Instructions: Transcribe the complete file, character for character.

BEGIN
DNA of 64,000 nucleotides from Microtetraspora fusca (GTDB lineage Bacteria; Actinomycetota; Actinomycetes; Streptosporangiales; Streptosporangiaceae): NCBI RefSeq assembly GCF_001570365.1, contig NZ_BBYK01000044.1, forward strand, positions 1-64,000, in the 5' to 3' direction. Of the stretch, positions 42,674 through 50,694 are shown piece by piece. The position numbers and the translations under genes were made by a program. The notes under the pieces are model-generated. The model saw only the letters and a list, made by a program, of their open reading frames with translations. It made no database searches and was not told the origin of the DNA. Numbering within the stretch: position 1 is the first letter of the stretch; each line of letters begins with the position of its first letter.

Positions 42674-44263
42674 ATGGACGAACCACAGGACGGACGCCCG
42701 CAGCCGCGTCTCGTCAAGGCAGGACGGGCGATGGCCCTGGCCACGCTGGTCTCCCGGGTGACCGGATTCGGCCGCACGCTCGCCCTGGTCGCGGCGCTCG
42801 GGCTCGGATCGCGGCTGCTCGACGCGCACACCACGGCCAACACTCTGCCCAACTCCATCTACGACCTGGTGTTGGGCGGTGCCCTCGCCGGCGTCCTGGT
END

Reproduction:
DNA of 64,000 nucleotides from Microtetraspora fusca (GTDB lineage Bacteria; Actinomycetota; Actinomycetes; Streptosporangiales; Streptosporangiaceae): NCBI RefSeq assembly GCF_001570365.1, contig NZ_BBYK01000044.1, forward strand, positions 1-64,000, in the 5' to 3' direction. Of the stretch, positions 42,674 through 50,694 are shown piece by piece. The position numbers and the translations under genes were made by a program. The notes under the pieces are model-generated. The model saw only the letters and a list, made by a program, of their open reading frames with translations. It made no database searches and was not told the origin of the DNA. Numbering within the stretch: position 1 is the first letter of the stretch; each line of letters begins with the position of its first letter.

Positions 42674-44263
42674 ATGGACGAACCACAGGACGGACGCCCG
42701 CAGCCGCGTCTCGTCAAGGCAGGACGGGCGATGGCCCTGGCCACGCTGGTCTCCCGGGTGACCGGATTCGGCCGCACGCTCGCCCTGGTCGCGGCGCTCG
42801 GGCTCGGATCGCGGCTGCTCGACGCGCACACCACGGCCAACACTCTGCCCAACTCCATCTACGACCTGGTGTTGGGCGGTGCCCTCGCCGGCGTCCTGGT